Terry Teachout, drama critic for the Wall Street Journal, who also wrote plays, biographies, and opera libretti, as well as co-hosting American Theatre‘s Three on the Aisle podcast, died on Jan. 13. He was 65.
What does it mean to be fully human if it doesn’t include holding onto both a deeply personal sense of the world and an ability to love someone who doesn’t share yours?
That, for me, was the life lesson Terry Teachout imparted, again and again, over the four years we spent behind microphones together, in dozens of spirited debates. Terry’s death last week hit particularly hard for many of us in the theatre, journalism, and music worlds. Not just because it was so sudden, or even because Terry himself endured such heartache, with the death in 2020 of his wife Hilary, who herself suffered for so long with a terminal illness.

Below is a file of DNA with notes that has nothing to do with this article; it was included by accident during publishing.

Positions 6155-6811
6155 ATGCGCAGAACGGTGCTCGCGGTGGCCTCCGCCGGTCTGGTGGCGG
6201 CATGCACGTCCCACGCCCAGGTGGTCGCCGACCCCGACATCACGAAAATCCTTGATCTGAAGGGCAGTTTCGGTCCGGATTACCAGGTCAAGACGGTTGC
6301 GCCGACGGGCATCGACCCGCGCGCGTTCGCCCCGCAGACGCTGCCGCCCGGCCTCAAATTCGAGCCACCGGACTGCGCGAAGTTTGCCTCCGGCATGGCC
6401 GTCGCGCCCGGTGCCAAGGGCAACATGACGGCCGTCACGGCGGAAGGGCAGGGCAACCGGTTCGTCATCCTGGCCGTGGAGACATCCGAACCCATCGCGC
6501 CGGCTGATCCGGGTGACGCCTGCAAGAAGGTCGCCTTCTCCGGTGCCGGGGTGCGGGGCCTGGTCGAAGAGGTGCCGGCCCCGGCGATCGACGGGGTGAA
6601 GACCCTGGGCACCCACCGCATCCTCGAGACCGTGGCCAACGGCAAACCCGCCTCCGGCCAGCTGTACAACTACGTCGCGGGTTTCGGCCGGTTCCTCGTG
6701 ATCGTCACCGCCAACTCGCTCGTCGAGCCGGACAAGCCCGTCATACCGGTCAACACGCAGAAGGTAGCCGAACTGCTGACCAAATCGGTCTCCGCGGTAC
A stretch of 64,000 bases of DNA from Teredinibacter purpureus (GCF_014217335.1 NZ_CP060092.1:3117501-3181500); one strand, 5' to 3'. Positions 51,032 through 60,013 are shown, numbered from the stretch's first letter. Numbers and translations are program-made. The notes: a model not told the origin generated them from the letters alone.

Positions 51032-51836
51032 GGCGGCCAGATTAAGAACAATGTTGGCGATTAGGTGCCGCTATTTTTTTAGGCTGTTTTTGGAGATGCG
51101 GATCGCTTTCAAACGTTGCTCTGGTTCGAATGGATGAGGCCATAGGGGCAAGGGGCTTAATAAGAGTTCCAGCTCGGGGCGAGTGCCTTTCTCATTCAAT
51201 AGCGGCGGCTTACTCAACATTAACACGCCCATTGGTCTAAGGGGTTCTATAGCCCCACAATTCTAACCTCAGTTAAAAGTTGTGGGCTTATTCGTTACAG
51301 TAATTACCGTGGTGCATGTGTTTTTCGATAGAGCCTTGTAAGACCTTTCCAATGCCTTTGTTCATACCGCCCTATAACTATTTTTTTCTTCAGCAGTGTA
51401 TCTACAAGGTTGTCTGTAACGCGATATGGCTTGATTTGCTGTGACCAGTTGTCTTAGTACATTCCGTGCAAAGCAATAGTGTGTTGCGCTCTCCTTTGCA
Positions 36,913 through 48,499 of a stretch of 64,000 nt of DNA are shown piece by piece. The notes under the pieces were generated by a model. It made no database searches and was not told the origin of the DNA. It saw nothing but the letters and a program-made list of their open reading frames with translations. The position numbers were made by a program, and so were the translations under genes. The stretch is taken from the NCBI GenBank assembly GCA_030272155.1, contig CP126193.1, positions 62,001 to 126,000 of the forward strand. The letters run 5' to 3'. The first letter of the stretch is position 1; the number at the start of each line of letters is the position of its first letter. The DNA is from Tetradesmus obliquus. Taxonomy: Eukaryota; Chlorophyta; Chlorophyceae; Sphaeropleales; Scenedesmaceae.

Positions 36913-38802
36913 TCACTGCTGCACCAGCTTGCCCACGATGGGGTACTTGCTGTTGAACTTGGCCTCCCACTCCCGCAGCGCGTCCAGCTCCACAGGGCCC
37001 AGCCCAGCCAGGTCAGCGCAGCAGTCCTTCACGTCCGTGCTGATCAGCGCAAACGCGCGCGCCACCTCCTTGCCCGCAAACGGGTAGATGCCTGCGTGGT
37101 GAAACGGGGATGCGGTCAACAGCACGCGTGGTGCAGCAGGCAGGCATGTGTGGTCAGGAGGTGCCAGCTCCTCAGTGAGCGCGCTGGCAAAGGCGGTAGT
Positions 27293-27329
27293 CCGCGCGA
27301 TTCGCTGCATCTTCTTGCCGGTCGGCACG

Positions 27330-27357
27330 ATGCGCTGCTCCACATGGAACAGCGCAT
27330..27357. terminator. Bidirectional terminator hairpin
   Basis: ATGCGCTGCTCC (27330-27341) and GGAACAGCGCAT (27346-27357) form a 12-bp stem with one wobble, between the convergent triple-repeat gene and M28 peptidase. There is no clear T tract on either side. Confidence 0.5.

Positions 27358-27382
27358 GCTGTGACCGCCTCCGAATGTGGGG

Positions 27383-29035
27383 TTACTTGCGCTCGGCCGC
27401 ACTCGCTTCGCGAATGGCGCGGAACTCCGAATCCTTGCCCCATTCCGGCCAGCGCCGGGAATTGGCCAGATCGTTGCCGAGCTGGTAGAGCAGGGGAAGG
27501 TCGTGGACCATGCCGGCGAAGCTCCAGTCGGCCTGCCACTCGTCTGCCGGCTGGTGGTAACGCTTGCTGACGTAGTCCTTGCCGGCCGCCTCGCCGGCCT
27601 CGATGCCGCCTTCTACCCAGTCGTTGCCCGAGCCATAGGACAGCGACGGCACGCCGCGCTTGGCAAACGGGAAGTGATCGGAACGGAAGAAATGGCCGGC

It was also because Terry embodied something more ephemeral. I like to think of it as grace.
This might not seem the attribute one confers on a scribe whose decades-long trade was judgment on the work of others. Although everyone wants to be thought as nuanced, we all also have a propensity to affix fast labels to others. Critics of the arts, in the popular imagination, are cold-eyed taskmasters with a chip on one shoulder and a pedant whispering to them on the other.
Terry, Elisabeth Vincentelli, and I started a podcast in 2017, Three on the Aisle, in part to dispel the idea of the theatre critic as one-dimensionally unyielding or hermitic or prone to calcified orthodoxy. Our collaboration resulted from an appearance together on a TV show, Theater Talk. We discovered that in spite of our divergent tastes, we enjoyed one another’s company—a pleasure that we sustained until our final podcast, a month before Terry died.